c/o Mason Mandell, Staff Writer

c/o Mason Mandell, Staff Writer

Professor and author Thomas Nichols visited campus on Wednesday for a lecture and book signing event titled “US Foreign Policy in the Age of Trump.” Nichols’ lecture revolved around the previous administration’s foreign policy, Russian interference in the 2016 election, and trends in domestic politics.

Nichols, a self-described “Never-Trumper” who voted for Hillary Clinton “with clenched teeth,” spoke outside his capacity as professor of national security affairs at the U.S. Naval War College to deliver critiques of the Trump administration.

“I’m going to begin by saying there is no Trump foreign policy,” Nichols said. “As far as I can tell, there is no emanating idea.”

With a weak president, Nichols found it best to examine the cabinet. But former chief strategist Steve Bannon’s ideology tells little.

“It’s hard to disentangle how much of this is the hatred of the existing foreign policy elite,” Nichols said.

Nichols finds disagreement with other cabinet members like Secretary of Defense James Mattis, who Nichols argues adheres to the “Powell Doctrine” of former Secretary of State Colin Powell. Nichols also argues that this idea of “pick your fights carefully” is ill-suited to the reality of international politics.

Nichols harshly criticized current Secretary of State Rex Tillerson’s first major steps within the department.

“Your first priority should not be figuring out how to cut the State Department by 30%,” Nichols said. “The notion that the State Department needs to be cut is laughable.”

Nichols also echoed Senator Bob Corker’s (R-TN) recent comments that Tillerson has been “castrated” by Trump, arguing that Tillerson may go down as one the worst Secretaries of State ever because Trump’s unpredictability and inconsistency make it impossible for  Tillerson to speak for the President abroad.

Nichols did not leave his critiques solely to the Trump administration, connecting some of their predicaments to the Obama Administration.

“I am sympathetic to those, like H.R. McMaster, who believe that eight years of fecklessness was eight years too long,” he said. “President Obama set a very low bar, and Trump has limboed right under it… I’ve never seen American foreign policy fall so far, so fast.”

Nichols argued that the Civil War in Syria, Russia’s annexation of Crimea, and China’s island building are examples of the Obama administration’s reluctance for action that carried problems over to the Trump administration.

Nichols’ greatest problem with the foreign policy of the Obama administration was the Iran Nuclear Deal, which he labels as “the tree that drops all of the poison fruit.”

“A lot of other bad policies were all going back to this one baleful, bad idea,” he argued.

Another such criticism was of President Obama’s diplomatic pivot to Asia, giving Russian President Vladimir Putin greater influence in Europe.

While Nichols empathizes with “we have to do something” as a response, he believes that the Trump Administration’s execution has been incoherent.

“The problem is that saying ‘President Obama did not have a good foreign policy’ is not itself the basis for a foreign policy, and I think that’s all they have right now,” Nichols said.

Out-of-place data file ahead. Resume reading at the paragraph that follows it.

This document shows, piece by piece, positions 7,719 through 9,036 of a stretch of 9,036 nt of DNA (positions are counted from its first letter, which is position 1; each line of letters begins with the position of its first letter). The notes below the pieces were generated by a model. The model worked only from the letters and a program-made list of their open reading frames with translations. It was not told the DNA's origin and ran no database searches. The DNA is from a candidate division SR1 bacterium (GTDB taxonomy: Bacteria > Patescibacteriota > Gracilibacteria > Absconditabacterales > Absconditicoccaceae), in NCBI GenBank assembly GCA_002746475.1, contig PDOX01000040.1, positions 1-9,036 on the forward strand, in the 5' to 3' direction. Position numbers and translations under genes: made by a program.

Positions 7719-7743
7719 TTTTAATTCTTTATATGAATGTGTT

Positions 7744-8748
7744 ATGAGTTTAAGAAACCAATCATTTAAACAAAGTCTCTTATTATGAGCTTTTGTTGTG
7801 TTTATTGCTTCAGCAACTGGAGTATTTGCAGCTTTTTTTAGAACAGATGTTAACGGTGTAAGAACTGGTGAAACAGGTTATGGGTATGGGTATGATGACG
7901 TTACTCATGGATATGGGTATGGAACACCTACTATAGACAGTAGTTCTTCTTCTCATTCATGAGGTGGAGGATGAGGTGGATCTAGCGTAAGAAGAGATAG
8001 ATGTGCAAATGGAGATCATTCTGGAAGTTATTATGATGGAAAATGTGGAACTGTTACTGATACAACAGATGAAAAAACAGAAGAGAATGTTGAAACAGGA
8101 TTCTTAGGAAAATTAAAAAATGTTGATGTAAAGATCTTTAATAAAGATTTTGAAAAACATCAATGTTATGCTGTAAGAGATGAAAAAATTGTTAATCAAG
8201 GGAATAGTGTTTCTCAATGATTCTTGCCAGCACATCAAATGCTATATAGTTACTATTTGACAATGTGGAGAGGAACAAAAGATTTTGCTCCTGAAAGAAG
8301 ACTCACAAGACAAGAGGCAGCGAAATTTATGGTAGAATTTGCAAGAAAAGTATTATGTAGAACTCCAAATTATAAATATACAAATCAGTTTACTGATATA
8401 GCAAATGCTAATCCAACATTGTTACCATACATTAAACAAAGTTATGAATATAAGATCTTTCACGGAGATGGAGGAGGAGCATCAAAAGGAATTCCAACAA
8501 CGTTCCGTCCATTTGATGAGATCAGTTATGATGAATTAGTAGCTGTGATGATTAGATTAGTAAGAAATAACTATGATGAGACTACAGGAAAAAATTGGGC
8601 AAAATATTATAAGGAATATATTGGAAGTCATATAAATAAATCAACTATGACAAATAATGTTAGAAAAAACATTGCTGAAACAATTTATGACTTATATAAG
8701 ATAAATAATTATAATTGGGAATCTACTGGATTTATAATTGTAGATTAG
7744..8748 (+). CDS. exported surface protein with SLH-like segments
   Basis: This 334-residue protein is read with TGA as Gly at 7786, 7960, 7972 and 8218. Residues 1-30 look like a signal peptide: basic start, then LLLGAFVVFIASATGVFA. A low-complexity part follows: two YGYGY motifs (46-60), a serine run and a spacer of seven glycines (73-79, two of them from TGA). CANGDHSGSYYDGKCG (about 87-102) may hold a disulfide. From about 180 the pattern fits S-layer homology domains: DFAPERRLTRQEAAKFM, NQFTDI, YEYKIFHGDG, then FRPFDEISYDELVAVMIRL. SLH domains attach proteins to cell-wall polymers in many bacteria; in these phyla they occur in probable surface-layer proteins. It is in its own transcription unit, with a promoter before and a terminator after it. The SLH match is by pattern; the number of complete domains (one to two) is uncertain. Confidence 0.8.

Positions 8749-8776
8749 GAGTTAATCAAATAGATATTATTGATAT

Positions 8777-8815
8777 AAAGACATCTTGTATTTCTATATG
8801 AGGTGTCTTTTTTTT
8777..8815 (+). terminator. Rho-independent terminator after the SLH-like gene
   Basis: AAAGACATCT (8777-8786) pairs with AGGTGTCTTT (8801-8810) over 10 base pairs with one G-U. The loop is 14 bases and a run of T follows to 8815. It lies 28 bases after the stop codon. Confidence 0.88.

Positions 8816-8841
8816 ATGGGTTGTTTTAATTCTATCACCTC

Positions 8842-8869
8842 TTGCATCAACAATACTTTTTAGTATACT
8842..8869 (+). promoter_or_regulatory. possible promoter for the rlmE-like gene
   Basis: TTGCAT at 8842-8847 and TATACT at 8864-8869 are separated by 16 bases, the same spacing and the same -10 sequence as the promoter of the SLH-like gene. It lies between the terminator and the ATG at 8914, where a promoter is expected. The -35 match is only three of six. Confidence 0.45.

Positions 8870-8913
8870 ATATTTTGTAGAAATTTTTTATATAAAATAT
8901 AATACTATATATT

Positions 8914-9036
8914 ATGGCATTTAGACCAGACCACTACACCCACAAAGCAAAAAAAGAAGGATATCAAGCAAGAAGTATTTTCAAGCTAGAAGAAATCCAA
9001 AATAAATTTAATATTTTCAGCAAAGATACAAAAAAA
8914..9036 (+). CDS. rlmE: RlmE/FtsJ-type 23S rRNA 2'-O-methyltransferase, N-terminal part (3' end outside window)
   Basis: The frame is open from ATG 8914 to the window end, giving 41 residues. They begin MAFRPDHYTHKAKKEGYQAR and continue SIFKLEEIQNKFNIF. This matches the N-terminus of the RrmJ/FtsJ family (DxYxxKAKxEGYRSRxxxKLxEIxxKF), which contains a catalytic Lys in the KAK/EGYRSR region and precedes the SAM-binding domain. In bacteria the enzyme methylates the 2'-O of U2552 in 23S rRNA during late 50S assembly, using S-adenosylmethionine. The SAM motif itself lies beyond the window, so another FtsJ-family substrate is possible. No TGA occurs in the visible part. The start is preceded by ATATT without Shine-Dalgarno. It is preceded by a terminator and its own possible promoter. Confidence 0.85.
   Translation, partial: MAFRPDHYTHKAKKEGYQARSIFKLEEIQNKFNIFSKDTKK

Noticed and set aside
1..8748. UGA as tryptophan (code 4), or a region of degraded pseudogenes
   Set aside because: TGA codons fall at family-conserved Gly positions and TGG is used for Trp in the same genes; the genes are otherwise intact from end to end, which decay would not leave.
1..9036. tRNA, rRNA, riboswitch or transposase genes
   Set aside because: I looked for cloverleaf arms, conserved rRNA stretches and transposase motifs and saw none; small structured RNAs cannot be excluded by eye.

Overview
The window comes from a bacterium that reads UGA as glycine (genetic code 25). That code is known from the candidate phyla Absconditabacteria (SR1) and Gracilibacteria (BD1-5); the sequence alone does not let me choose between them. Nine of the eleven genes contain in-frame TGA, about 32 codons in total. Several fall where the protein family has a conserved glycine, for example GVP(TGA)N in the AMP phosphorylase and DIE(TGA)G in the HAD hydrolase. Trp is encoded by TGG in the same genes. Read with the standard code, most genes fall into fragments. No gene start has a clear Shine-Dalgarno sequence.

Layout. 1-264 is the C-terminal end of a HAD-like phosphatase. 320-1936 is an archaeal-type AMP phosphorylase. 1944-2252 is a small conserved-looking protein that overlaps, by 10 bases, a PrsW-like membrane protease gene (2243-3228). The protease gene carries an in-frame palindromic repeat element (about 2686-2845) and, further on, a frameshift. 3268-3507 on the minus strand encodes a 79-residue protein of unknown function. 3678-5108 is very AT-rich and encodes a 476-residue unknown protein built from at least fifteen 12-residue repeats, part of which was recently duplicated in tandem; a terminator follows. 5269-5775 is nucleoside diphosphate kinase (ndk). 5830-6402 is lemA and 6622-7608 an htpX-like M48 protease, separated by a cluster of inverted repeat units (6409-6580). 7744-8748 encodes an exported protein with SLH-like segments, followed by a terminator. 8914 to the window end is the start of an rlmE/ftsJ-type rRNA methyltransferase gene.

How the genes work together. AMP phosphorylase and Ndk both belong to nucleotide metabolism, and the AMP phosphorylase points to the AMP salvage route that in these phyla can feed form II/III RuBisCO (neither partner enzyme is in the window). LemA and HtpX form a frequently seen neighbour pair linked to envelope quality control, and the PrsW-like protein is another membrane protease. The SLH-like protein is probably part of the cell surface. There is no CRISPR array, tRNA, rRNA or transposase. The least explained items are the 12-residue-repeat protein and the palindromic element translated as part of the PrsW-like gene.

One of Nichols’ greatest points of disagreement with the Trump administration is the prominence of military personnel. Nichols sees the enhanced roles of Chief of Staff John Kelly and James Mattis as “watchdogs” of Trump’s behavior as dangerous. Nichols emphasized that government should be run by civilians, and said the emerging idea that military officials operate as a crucial balancing force is reprehensible.

“This is a civilian form of government, and it’s enshrined in our constitution,” Nichols said.

Nichols harbored severe concerns about Kelly’s recent speech.

“What Kelly was really saying is the very best Americans are in uniform or underneath headstones in Arlington Cemetery,” Nichols said. “I think that’s a very unhealthy model for American civil-military relations.”

One of Nichols’ most grave concerns for the future is Russia’s success in undermining Western democracy. Although Nichols believes Russian influence did not change the outcome of the 2016 election, he believes the Russian government’s successful campaign of political warfare poses serious risks to North American and European governments.

“The overall goal is to smear the idea of democracy itself,” Nichols said. “Because remember the one thing Putin fears more than anything is being overthrown.”

Nichols argues that the overarching problem in America’s susceptibility is that people tend to obtain their information from one source. He cited Facebook as one example of this and proceeded to expand this indictment to other people who increasingly seek self-affirming information, getting their news from only Fox News or MSNBC.

Nichols fears that Putin’s next move, following the annexation of Crimea, is taking a territory within the North Atlantic Treaty Organization, further weakening member’s confidence in the organization and diminishing the cooperative strength of Western governments.

Discussion afterword brought fiery debate regarding the role of the United States abroad. Nichols advocated for using the United States’ military assets for good, often through military intervention. Specifically, Nichols took grievance with mischaracterizations of the Vietnam War, calling it “the Dunkirk of the Cold War” and advocating for the U.S. military to ground the Syrian Air Force in the Civil War.

“We have gotten so used to easy victories that we don’t understand that militarily winning is not as important as reconstruction,” Nichols said.


Mason Mandell can be reached at mjmandell@wesleyan.edu. 

Comments are closed